Audioslave's "Exile" Tops Chart

Rockers' second CD beats out comeback rapper Common

June 1, 2005 12:00 AM ET

Audioslave's second album, Out of Exile, stormed the chart this week, selling 263,000 copies to take the top spot, according to Nielsen SoundScan. This is 100,000 more than the former Rage Against the Machine and Soundgarden members moved with their self-titled 2002 debut -- which came in at Number Seven -- marking their transition from supergroup curiosity to rock & roll force. At Number Two is the comeback of Chicago rapper Common, Be, which moved 185,000 units with more than a little production help from hip-hop's man of the moment Kanye West. This is a massive improvement on the Chicago rapper's last album, 2002's Electric Circus, which sold a third that many CDs to open at a limp Number Forty-Seven.

Still holding at Number Three is Mariah Carey's The Emancipation of Mimi. The album hailed as the pop diva's return refuses to budge, selling 179,000 copies in its seventh week. Rounding out the Top Five are last week's chart toppers: The first half of Los Angeles metal band System of a Down's double album, Mezmerize, fell three places to Four (169,000); while country mega-star Toby Keith's latest, Honkytonk University, dropped three to Five (128,000). Dave Matthews Band's sixth studio effort, Stand Up, also continued to slip down the Top Ten, moving from Number Four to Seven (107,000) in its third week out.

Other big debuts this week included Gorillaz' second studio album, Demon Days. Blur frontman Damon Albarn's animated hip-hop/dub concept band sold 107,000 copies to take Number Six, with the aid of avant producer Danger Mouse -- more than double the sales of their 2001 self-titled debut, which opened at a distant Thirty-Nine. Karma & Effect, the second effort from Seether, debuted at Number Eight (82,000): a breakthrough for the South African-born, Southern Cali-based rockers, whose 2004 debut Disclaimer didn't crack the Top Forty.

Unhappy rockers this week include power pop band Weezer, whose fifth record, Make Believe, fell eight spots from Number Nine to Number Seventeen (55,000), predicting a short Top Twenty lifespan for the CD. And Detroit R&B crooner Kem, whose sophomore album Album II gave him a breakthrough Number Five debut last week, dropped fourteen places to Number Nineteen (54,000). New York rapper (and former Jay-Z protege) Memphis Bleek's fourth album, 534, went the same route, from a solid Number Eleven debut straight to a no-good Forty-Three (25,000) in just its second week. The novelty appeal of "hick-hop" newcomer Cowboy Troy's debut, Loco Motive, also seems to have worn off, plummeting from its Number Fifteen opening to Forty-Four (25,000).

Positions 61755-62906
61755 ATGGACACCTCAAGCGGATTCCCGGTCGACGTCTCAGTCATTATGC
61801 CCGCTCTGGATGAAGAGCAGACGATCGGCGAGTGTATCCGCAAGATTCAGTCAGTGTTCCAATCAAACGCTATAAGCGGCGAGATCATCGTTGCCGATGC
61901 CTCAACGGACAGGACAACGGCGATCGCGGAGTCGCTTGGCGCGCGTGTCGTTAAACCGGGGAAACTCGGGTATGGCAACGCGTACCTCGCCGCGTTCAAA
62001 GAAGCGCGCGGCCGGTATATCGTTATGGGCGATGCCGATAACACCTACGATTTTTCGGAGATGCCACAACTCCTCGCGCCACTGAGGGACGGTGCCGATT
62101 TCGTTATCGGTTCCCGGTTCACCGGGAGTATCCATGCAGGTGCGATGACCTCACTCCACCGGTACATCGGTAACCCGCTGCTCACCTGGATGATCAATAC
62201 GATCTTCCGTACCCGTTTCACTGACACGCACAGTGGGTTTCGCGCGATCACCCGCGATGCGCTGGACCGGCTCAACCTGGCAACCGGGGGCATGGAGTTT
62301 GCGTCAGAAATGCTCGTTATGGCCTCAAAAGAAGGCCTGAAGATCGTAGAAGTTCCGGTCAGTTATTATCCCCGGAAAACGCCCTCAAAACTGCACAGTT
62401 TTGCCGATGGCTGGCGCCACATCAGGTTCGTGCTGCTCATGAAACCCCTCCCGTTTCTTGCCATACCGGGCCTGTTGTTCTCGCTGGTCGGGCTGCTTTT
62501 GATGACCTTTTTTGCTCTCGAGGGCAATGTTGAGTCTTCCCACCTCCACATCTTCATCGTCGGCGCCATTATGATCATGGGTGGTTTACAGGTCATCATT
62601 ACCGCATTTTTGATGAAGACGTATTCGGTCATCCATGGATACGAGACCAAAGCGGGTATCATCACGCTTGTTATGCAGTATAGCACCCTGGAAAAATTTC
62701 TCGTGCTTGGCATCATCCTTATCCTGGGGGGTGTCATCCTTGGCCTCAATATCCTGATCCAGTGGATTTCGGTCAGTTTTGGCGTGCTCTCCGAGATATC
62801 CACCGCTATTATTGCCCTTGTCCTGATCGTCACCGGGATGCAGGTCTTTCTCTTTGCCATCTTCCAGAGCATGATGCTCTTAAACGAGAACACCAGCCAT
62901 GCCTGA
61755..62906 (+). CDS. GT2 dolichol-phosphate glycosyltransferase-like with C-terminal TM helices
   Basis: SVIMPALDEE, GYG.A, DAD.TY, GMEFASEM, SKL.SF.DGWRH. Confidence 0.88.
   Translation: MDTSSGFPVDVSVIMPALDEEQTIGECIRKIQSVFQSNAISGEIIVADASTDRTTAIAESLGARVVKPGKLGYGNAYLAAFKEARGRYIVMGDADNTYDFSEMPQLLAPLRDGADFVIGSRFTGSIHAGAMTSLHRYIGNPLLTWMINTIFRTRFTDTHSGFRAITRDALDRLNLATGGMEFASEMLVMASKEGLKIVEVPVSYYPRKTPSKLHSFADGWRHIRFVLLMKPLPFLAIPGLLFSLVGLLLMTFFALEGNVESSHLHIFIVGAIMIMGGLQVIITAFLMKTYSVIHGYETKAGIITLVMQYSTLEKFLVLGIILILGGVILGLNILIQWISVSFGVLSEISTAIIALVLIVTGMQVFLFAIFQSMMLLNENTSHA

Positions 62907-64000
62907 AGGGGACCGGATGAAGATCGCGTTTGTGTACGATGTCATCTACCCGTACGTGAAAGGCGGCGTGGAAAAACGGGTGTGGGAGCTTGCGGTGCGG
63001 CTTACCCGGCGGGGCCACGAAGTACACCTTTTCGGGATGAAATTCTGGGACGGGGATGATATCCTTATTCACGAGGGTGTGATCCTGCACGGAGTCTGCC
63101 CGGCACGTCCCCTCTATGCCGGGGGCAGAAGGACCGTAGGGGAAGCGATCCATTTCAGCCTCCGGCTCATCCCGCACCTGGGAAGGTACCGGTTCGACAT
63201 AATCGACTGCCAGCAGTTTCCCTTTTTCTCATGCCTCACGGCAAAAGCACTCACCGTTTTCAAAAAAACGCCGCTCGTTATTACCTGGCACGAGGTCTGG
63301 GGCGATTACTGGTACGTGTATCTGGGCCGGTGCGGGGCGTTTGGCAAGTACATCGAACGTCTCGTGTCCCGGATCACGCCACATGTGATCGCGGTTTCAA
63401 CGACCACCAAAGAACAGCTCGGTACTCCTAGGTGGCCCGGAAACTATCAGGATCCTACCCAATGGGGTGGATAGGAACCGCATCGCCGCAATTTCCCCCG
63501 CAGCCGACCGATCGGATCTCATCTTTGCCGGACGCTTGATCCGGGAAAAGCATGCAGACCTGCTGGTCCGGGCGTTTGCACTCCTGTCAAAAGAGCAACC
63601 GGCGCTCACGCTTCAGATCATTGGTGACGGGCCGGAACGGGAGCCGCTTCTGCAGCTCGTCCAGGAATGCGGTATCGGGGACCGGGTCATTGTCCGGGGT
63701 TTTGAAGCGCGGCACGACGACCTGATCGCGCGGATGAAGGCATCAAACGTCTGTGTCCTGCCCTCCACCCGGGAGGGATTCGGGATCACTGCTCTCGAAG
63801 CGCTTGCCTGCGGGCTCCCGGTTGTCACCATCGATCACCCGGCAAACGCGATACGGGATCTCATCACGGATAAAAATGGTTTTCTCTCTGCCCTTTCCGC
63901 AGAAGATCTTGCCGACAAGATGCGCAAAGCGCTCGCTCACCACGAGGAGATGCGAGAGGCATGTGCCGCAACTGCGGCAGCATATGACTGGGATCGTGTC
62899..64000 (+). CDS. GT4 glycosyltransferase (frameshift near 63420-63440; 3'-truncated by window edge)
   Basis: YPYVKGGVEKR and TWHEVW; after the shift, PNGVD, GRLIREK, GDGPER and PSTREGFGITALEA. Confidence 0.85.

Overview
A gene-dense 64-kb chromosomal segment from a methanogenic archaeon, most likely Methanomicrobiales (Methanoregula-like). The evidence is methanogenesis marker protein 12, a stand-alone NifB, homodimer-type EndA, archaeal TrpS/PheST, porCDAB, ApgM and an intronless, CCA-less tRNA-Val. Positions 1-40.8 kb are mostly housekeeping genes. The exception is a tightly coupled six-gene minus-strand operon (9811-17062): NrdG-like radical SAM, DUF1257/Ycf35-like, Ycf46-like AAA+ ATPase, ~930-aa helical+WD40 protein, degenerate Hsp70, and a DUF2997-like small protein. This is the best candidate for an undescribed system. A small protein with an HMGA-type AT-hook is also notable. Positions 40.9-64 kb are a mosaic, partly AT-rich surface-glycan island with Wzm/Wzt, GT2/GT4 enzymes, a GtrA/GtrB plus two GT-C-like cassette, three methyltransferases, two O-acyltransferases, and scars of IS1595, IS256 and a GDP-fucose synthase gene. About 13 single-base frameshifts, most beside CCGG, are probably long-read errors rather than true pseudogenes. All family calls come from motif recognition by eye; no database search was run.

Next week, former Brit-pop titans Oasis try to stage a comeback of their own with their seventh album, Don't Believe the Truth

This week's Top Ten: Audioslave's Out of Exile; Common's Be; Mariah Carey's The Emancipation of Mimi; System of a Down's Mezmerize; Toby Keith's Honkytonk University; Gorillaz' Demon Days; Dave Matthews Band's Stand Up; Seether's Karma & Effect; Il Divo's Il Divo; Gwen Stefani's Love, Angel, Music, Baby.

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Song Stories

“Money For Nothing”

Dire Straits | 1984

Mark Knopfler wrote this song with Sting, and it wasn’t without controversy. The Dire Straits frontman's original lyric used the word “faggot” to describe a singer who got their “money for nothing and their chicks for free.” Even though the slur was edited out in many versions, the band, and Knopfler, still took plenty of criticism for the term. “I got an objection from the editor of a gay newspaper in London--he actually said it was below the belt,” Knopfler told Rolling Stone. Still, "Money For Nothing," undoubtedly augmented by its innovative early computer-animated video, stayed at Number One for three weeks.

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